2 children killed in apartment fire

January 24, 2012 2:20:18 PM PST
Two young children were killed in an early morning fire on Chicago's Far South Side. Their pregnant mother was able to save an older sibling.

Alicia Myles, 25, tried to get back in to save her two other children -- 3-year-old Destiny Myles and 1-year-old Jeremiah Myles -- but the door to the building had locked behind them. Neither she nor others who came to help could get into the Concordia Place apartment complex in the 300-block of East 130th Street in time to rescue the other two children.

"I tried but couldn't get in. . . and I kicked it off the hinges but we couldn't go. The blaze was just, oh, my God," Gwen Hoskins said.

"We tried to go around the back. We busted the windows out with a fire extinguisher, but the smoke just rushed out. So, there was no way we could go in," said Leotis Broughton.

Two men -- a Chicago police sergeant and a tow truck driver who were nearby when the fire broke out at 3 a.m. -- also tried to help. They were treated and released. The children's mother remains hospitalized for observation.

The way the apartment complex is set up may have hampered firefighters. It has only one entrance and is surrounded by speed bumps. The unit is half a mile and more than a dozen speed bumps from the building's entrance.

"It's a little difficult getting back here. It's a long ride around because there is only one way in, and this happened to be the last apartment in the complex. So, the speed bumps and the way the complex is laid out, it lengthens your response time to get to this area," Chicago Fire Department Dist. Chief Bob McKee said.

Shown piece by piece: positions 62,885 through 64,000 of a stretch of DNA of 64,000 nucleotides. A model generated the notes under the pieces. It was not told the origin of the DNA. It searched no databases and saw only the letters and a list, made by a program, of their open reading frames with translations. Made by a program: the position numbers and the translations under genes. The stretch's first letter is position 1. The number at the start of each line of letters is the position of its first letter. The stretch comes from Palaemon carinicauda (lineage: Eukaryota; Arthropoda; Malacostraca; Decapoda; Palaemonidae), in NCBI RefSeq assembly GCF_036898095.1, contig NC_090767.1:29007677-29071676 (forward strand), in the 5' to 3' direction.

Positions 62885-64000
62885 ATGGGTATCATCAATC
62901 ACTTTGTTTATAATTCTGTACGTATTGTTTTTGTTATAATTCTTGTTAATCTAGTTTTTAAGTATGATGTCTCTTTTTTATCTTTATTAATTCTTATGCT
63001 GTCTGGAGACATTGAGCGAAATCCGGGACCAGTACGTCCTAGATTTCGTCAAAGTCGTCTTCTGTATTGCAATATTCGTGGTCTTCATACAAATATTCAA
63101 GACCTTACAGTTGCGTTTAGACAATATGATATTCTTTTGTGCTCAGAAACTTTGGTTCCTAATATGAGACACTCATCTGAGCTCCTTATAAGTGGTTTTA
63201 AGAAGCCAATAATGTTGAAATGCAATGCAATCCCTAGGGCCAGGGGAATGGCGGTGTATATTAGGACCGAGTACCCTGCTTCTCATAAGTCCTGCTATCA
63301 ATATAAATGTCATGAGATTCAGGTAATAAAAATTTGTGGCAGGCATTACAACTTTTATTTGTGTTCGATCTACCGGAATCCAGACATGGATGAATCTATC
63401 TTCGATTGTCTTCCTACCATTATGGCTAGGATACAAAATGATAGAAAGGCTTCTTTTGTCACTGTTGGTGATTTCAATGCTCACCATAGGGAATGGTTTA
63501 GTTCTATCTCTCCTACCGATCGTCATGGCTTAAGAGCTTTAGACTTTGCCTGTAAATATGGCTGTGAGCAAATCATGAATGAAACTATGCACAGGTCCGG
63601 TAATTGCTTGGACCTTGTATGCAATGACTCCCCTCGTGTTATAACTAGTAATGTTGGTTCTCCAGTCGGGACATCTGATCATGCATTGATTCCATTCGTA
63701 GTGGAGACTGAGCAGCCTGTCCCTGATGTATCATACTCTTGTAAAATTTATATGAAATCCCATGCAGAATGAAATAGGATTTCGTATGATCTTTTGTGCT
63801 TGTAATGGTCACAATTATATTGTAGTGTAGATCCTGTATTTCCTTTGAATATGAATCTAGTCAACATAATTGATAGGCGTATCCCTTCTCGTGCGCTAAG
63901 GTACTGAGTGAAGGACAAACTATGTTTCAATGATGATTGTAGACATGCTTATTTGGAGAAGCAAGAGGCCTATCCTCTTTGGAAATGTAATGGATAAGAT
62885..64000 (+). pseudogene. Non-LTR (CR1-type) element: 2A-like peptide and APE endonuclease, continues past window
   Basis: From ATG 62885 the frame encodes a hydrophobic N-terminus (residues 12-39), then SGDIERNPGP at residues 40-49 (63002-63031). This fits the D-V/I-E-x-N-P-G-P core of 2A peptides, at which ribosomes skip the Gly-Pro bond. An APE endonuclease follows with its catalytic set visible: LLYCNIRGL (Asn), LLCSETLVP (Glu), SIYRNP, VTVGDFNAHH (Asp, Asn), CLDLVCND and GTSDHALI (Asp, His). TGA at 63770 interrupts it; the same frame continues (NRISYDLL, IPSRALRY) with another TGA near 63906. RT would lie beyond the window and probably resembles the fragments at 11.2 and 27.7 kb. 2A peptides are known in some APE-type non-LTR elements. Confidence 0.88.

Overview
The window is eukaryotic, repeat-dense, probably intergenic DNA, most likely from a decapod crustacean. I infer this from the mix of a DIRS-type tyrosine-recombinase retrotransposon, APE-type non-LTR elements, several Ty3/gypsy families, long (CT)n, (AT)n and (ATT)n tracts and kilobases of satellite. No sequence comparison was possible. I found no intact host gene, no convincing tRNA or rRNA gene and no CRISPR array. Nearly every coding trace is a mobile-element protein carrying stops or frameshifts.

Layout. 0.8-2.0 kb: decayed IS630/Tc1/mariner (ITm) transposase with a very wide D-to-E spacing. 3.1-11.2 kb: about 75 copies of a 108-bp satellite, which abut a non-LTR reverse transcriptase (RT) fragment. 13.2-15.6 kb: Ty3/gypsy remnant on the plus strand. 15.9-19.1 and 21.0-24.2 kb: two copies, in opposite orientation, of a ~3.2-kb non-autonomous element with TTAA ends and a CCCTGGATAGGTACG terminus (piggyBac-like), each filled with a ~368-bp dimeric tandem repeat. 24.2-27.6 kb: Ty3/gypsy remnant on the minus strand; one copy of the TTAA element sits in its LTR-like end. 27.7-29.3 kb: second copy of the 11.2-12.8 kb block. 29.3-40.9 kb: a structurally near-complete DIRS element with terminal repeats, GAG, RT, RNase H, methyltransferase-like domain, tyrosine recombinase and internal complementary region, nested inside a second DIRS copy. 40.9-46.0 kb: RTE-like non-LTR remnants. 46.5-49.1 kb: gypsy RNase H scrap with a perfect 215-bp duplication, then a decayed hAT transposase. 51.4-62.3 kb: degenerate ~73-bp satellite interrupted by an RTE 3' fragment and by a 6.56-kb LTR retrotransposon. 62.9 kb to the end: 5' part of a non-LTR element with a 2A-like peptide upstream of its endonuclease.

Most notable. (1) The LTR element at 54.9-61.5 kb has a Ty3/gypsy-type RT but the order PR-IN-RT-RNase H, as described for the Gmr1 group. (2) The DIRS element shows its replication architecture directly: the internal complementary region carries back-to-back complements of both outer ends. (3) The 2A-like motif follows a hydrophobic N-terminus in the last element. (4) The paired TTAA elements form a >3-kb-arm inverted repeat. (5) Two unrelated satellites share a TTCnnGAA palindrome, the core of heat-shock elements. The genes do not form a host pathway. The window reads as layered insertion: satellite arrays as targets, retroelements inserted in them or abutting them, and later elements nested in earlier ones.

"It's a hazard. You know, if you only got one way in here, and the emergency vehicles to this building, to come to this building got to go all the way around, and they got to go over multiple speed bumps as you know, because you went over them," Sandra Watson said.

"There needs to be something more equipped, you know, for emergencies... because I truly believe that if the fire department could have gotten in that gate, it would have saved those children. It would have saved those children. I don't believe there was a reason for those kids to die," Yolanda Walker said.

A City of Chicago spokeswoman said the city will look into the plan and see if the city-approved plan was adhered to or if there was anything out of the ordinary. She said the Chicago Fire Department is also looking at the layout of the complex to determine if there's a better way to respond to emergencies.

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